It’s not a Question

As anyone who has read my blog (like the last entry) or spent much time with me will know, the constants in my life are something as follows:

  • I’m unashamedly queer, professional and geeky.
  • My family are more important to me than just about anything in the world.
  • Someday, when it suits me and my family, I will be a dad.

This last item has had greater significance this week, with a decision in the NSW Supreme Court that the gay men, who with the assistance of a surrogate had a child, were in fact the parents of that child.

Two years after the fact.

And where the alternative was two years in jail or a $110,000 fine.

This is based on a New South Wales law that makes the use of a surrogate in exchange for payment, locally or overseas, illegal. This law, while strictly peculiar to NSW, is one of a series of laws around Australia and the Western world that restrict the access of couples (like the one I will be in when I start a family, but by no means limited to gay couples) to assistive reproductive technologies and techniques.

Generally, these laws assume that families will consist of a man and a woman, legally married (or in a marriage-like relationship), who can not have children for some medical reason, and who therefore must access certain medical technologies deemed permissible by the legislature. Alternatively, if such technology fails them, they must acquiesce to their failure, safe in the knowledge that it is the verdict of the Almighty that they are unfit to bring up children simply because they are unable to bear them. 1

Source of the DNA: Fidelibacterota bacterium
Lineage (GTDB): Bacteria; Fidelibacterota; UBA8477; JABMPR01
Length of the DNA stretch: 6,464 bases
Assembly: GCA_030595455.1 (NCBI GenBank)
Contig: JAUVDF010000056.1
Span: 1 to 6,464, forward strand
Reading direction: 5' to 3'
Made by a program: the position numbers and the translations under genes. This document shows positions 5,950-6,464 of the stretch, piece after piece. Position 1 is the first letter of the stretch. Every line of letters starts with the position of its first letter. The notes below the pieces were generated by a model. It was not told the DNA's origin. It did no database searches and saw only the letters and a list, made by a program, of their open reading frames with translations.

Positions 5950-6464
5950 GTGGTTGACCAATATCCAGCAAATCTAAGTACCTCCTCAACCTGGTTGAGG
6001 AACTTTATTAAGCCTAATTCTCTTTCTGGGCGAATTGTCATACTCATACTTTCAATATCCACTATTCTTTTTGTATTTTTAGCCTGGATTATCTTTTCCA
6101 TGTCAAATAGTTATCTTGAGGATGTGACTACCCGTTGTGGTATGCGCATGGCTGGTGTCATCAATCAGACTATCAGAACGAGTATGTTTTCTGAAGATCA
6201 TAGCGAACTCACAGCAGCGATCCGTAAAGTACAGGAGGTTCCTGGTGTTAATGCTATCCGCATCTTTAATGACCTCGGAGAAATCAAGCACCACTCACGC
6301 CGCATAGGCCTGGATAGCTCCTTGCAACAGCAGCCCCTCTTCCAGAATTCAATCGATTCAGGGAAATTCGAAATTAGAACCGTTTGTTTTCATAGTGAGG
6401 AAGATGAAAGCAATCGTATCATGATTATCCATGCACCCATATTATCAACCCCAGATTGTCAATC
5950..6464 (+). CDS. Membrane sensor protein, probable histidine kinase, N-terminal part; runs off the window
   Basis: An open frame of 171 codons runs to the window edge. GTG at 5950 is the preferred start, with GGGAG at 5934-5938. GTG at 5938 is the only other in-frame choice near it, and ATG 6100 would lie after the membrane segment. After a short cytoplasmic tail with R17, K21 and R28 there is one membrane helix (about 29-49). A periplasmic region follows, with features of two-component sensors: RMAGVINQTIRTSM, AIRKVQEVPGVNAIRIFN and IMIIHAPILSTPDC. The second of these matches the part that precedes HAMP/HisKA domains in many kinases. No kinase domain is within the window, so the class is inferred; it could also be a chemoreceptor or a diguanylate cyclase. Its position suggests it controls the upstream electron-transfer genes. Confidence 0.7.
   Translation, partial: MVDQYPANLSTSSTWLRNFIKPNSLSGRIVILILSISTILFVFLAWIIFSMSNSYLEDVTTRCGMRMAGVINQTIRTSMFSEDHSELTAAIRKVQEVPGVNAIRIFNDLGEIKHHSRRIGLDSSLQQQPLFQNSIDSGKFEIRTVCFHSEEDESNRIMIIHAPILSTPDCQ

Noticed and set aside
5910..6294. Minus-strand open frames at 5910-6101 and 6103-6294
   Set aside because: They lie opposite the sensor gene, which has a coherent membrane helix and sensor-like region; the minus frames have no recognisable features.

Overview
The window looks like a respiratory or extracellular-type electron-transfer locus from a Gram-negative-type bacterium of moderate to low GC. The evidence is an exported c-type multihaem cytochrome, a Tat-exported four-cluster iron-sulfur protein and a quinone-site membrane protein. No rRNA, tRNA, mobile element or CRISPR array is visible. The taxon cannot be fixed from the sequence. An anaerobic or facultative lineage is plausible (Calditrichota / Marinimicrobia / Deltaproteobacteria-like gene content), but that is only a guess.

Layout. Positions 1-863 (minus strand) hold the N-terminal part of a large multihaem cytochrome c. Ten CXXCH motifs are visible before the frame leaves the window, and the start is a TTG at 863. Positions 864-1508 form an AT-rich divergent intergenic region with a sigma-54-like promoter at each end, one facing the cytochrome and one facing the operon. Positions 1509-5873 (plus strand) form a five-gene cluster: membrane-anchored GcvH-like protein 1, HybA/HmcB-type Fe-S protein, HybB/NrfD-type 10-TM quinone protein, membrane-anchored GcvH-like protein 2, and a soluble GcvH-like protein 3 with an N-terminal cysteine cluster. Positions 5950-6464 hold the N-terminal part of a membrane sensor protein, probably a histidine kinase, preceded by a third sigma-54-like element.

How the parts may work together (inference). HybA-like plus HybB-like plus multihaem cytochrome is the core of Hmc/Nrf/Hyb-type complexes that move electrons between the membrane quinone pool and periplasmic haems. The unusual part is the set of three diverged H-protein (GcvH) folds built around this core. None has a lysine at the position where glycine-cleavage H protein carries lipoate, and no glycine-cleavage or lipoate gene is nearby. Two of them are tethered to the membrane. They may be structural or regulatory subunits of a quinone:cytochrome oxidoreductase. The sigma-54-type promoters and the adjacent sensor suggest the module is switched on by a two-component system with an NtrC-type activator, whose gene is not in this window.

I could, here, launch into a rant about how not all families look like that, or how assistive reproductive technologies do not work for all couples; how reasons for infertility are sometimes not medically curable, or how the ability to bear children does not imply the ability to raise them in a healthy, loving family. I could point out that it is those couples who have had to fight the hardest for their children who would arguably be the most inclined to raise them in such a fashion.

But I won’t. There are plenty of articles out there that say exactly that. 2

What I will say is that for me it’s not a question.

will have children. I will raise them as best I can, to know that there is a good way to behave and there is a way that is not good. To know that they are loved and that loving those around them will bring them and their world joy.

To know that all families are equal, no matter who is in them.

And to know that the most important thing, when they come to be parents, is to love their children and to fight for them, and God help anyone who would tell them otherwise.

Notes:

  1. Apologies, my sarcasm is showing.
  2. I refer you, good reader, to the back catalogue of Joe. My. God. and Towleroad. Good luck!

Posted in: Blog

Written by David

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